8 Common Mistakes New Programming Students Make (and Their Solutions)

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What do some students take longer to learn programming than others? Well, there are several answers to this.

Yet, one simple reason why some students lack behind is obvious – they make some mistakes.

Often, unknowingly.

This isn’t a bad thing.

In programming, you only learn by making mistakes and fixing them. You practice a lot until you grasp what you’re doing.

You might be willing to learn and hoping to improve your coding skills, yet some things can hinder your progress.

There are several ways to get better at programming, but they only work as long as they’re executed along with other habits and mindset which nurture a programming mindset.

You need to revise and reflect your current practices to set yourself on a path where learning gets easier.

Here are the 8 most common mistakes which new programming students make

To be honest, these mistakes aren’t any revelations – just some simple truths from which you can learn more about the way you do your work.

Based on this post, you can decide if you need to change something about how you’re doing your work. All these mistakes directly affect your process of learning.

Once you get rid of your mistakes, you’re all set to enhance your skills in a better way than before.

1. Shunning it

Nothing can affect your learning process as much as having a negative mindset.

Each time you terrify yourself saying “I can’t program!” or “I hate programming!” you limit your chances of growth.

As you go on complaining and frustrating yourself, you realize that you’re making yourself hate programming even more. It keeps on getting complex.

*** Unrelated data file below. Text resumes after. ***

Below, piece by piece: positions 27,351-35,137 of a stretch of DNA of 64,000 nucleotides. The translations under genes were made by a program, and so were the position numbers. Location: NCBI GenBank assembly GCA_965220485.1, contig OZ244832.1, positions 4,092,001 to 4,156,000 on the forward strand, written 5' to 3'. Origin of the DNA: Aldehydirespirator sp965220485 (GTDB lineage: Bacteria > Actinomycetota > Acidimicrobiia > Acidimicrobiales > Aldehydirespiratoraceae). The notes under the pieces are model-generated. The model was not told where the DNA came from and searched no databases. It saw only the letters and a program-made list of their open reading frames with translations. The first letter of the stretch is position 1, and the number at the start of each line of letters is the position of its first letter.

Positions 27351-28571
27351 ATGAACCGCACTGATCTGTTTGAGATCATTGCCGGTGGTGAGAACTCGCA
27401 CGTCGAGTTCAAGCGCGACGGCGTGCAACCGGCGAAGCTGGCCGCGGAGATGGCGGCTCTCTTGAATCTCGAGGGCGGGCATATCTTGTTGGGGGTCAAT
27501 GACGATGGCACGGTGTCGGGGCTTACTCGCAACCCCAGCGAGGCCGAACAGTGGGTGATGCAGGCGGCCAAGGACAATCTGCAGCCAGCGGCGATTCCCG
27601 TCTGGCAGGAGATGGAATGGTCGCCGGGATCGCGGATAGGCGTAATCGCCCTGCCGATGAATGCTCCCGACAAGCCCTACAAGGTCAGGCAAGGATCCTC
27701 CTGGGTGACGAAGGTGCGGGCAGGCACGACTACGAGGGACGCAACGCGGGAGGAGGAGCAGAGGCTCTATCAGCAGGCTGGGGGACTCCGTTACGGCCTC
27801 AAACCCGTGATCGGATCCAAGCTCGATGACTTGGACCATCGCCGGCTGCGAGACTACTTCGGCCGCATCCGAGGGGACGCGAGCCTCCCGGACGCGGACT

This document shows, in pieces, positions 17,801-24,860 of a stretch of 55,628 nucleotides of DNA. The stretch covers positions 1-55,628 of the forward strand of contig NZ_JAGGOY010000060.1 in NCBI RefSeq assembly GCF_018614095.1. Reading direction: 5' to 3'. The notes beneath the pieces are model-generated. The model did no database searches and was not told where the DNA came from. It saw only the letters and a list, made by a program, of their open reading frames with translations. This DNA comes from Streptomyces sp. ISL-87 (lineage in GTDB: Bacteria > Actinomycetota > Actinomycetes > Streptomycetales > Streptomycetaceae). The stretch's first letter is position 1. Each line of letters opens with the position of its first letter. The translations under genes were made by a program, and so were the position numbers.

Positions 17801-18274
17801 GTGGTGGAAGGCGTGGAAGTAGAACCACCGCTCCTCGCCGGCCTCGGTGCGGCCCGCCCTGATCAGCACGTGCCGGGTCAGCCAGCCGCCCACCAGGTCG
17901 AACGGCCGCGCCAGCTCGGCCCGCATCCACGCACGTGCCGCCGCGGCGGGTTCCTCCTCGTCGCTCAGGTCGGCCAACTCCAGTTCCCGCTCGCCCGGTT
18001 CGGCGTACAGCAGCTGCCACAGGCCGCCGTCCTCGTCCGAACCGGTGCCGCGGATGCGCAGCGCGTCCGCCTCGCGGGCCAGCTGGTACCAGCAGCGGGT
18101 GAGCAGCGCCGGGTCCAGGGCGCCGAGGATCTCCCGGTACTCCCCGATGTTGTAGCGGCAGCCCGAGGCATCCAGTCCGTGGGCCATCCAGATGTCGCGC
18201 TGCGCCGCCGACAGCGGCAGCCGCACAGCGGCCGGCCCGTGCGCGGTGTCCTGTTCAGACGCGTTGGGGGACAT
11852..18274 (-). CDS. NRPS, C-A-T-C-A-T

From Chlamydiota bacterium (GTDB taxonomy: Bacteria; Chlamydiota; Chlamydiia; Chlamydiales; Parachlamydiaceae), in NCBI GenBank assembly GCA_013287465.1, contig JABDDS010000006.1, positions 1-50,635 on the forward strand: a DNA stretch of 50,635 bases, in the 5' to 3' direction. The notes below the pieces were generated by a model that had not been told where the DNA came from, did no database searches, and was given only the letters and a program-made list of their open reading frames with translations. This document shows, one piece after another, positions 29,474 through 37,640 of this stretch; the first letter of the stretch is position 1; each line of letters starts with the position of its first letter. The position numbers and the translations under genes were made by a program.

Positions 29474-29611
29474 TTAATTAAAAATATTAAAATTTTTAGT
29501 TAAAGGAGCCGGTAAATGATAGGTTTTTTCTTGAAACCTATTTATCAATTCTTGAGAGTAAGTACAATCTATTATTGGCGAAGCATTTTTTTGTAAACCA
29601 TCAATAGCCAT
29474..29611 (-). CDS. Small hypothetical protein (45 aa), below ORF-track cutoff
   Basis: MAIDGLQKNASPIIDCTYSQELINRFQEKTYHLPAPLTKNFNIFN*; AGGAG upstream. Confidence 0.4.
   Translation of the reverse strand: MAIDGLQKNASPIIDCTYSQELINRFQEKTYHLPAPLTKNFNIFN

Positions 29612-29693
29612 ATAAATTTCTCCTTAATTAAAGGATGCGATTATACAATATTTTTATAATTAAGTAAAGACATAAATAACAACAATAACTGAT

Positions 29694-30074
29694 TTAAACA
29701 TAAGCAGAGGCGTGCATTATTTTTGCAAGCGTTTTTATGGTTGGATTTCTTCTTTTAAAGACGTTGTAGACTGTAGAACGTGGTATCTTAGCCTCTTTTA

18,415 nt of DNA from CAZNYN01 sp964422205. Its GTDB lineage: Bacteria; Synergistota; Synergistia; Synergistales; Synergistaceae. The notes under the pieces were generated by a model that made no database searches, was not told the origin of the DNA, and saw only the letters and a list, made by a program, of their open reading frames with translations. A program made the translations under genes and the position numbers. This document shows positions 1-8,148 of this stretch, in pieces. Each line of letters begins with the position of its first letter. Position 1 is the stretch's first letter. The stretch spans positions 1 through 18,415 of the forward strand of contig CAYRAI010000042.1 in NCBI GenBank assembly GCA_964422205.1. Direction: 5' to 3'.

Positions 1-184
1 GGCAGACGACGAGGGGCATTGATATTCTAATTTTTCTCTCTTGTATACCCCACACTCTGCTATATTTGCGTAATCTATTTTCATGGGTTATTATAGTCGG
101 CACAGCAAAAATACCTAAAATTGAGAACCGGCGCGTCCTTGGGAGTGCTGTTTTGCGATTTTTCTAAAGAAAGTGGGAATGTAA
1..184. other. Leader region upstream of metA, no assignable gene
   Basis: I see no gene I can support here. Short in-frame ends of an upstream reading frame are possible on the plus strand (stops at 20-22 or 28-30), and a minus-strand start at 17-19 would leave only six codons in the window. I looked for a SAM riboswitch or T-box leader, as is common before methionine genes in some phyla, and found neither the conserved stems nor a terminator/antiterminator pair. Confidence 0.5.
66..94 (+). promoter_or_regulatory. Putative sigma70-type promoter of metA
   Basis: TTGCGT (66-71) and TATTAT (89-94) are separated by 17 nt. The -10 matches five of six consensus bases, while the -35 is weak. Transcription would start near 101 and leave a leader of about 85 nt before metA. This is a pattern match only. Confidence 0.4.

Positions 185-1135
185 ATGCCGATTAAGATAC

Soon, you don’t even feel like programming – so you don’t do it. You begin to shun it. You skip your practice sessions. You stop giving a damn, and you quit.


As time passes, you’ll want to learn again. But because you’ve taught yourself that “it’s hard” and “you can’t do it,” you’ll face some barriers. Don’t let that happen to you.

The solution

Lower your expectations and start small.

Do your work.

Don’t decide whether programming is right for you or whether you’re right for programming.

Avoid evaluating yourself based on your initial progress, because like everyone else, you won’t be doing anything miraculous in the beginning.

Spend time programming, learn more, give your best, and if you still feel like you can’t do it – then hold on. Keep going on at your own pace.

But while you’re going through the whole process, don’t make yourself believe that you aren’t right for programming.

It certainly takes time, and if you’re taking a bit longer than other then find a way out and be easy on yourself.

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